While I took a phone call in the car, he dismantled the glove compartment, shoved a bobby pin down the window and offered a tampon to the people in the parking spot beside us. 

I’d hardly inhaled at home when he ran by with a hammer and the van keys.  When I’d insisted he stop a moment and listen, he’d rebutted that he couldn’t hear me because he was busy.  Busy with that hammer, my car keys and a wet strip of toilet paper.

Only before I blew my final gasket, my son clung to my leg and said what he’d been demonstrating all day…”I just need some bu’ttention.” 

One hour and twenty-six minutes later, my husband got home…

And did what I could no longer do.  He gave that kid some bu-ttention. 

Hallelujah.  Amen.

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Thou Shalt Not Steal…Siding

That there are four pieces of old siding parked against the seat of our van is hardly signigicant.  Yawn-worthy, really.

Only they’re not our siding pieces.  And, well, they shouldn’t be there.

It’s just that my son detoured from the unwritten but understood Munson Law.  The one that means, “don’t touch a thing on the way to the car,” even if I’ve only said, “get in the car, please.”  And so as I chatted with a friend just outside her front door, my daughter crawled into the back of the van and simply waited.  And my son…

My son started dragging all the old boards he could find near the walkway of their home to our van.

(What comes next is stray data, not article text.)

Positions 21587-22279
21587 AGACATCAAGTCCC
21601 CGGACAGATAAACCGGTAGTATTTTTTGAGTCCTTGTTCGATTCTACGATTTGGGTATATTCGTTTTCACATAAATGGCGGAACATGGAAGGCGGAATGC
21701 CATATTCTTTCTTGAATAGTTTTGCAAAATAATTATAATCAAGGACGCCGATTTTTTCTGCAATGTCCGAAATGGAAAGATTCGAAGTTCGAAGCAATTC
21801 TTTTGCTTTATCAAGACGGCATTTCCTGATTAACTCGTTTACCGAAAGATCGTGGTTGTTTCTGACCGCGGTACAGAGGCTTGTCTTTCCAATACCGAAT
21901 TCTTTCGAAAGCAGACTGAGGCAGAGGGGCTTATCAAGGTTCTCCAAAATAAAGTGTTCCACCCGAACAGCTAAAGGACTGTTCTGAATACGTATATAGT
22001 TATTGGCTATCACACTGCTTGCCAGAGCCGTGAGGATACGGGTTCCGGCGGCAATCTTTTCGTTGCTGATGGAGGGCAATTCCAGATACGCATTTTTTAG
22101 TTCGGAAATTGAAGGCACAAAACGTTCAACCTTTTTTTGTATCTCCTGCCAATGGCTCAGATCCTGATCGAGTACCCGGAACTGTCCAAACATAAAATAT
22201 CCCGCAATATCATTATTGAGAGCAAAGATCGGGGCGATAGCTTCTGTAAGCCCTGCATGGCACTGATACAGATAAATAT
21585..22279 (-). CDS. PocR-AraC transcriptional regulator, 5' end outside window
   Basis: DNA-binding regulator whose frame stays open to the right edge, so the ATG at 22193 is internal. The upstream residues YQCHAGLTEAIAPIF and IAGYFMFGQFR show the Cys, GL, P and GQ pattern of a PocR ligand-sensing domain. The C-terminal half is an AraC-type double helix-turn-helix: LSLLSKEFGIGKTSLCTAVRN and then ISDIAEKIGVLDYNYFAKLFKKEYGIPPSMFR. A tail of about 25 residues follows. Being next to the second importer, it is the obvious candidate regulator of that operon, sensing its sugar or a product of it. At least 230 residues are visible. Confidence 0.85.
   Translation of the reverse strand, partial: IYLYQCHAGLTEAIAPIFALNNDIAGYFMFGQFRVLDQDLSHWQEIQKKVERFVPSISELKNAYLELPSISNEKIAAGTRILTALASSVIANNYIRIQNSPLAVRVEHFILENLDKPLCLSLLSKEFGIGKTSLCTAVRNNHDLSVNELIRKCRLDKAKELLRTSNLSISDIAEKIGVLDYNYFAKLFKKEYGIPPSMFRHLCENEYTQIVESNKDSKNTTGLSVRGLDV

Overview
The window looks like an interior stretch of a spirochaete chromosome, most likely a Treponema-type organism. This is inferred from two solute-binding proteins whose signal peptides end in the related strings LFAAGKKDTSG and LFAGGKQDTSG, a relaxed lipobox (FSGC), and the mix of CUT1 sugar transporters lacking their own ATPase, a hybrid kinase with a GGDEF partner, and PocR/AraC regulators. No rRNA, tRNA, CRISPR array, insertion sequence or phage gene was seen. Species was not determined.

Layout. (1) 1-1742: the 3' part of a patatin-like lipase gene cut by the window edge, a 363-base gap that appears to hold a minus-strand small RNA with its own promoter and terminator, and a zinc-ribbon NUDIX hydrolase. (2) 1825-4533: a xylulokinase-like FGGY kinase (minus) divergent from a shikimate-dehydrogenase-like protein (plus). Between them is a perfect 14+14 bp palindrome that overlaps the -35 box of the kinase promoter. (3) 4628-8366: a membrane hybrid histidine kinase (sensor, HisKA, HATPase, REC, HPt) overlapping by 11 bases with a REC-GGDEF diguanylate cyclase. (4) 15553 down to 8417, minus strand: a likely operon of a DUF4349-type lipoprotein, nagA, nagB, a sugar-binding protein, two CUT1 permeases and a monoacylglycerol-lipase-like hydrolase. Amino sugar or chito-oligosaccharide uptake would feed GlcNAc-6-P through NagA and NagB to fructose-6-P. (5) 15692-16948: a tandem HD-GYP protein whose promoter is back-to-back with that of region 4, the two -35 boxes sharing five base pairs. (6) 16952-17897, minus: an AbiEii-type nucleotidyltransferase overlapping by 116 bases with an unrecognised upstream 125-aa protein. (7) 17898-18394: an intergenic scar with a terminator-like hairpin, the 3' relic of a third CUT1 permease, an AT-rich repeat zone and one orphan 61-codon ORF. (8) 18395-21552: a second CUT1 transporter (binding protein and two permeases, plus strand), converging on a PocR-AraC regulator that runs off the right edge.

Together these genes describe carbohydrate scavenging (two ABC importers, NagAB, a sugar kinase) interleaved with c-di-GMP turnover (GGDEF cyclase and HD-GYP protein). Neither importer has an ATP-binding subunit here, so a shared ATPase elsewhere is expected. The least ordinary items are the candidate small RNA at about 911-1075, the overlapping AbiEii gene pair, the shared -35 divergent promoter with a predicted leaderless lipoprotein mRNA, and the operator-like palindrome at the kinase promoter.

He was in the middle of shoving a piece of siding back to his sister when we saw him.  Only how you apologize for something like that while stifling the biggest guffaw, I’m still not sure. 

And so we, uh, left.

Without the siding.

It seemed the right thing to do.

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Van Church

I don’t know what prompted the Sunday school lesson in the backseat of  the van today.  Or if it really was one.  But we were hardly on Meridian St. heading south from the Y, when my six year old held her brother’s hand and spoke in this calm teacher-like voice. “You’re perfect, bud.  Your skin is perfect.  Your body is perfect.  And,” she breathed,  “you’re perfect because you’re a child of God.”

Only he was quick to blurt his offense. “I’m not a child, ” he said.  But she aptly answered, “Yes, you are.”  And then continued, “we’re both children.  We’re children of God.”

“I’m not a child,” he insisted again, clearly missing the finer points of the sermon.

And so she asked,”then what are you?” 

And he answered as one putting the matter to rest, “I’m an ice cream cone.”

“Then are you made of ice cream,” she asked?

“No,” he said, as he laughed at her ridiculous question.  “I’m made of people.”

By which time she bust a gut.  And I pulled into our driveway.  Completely enlightened.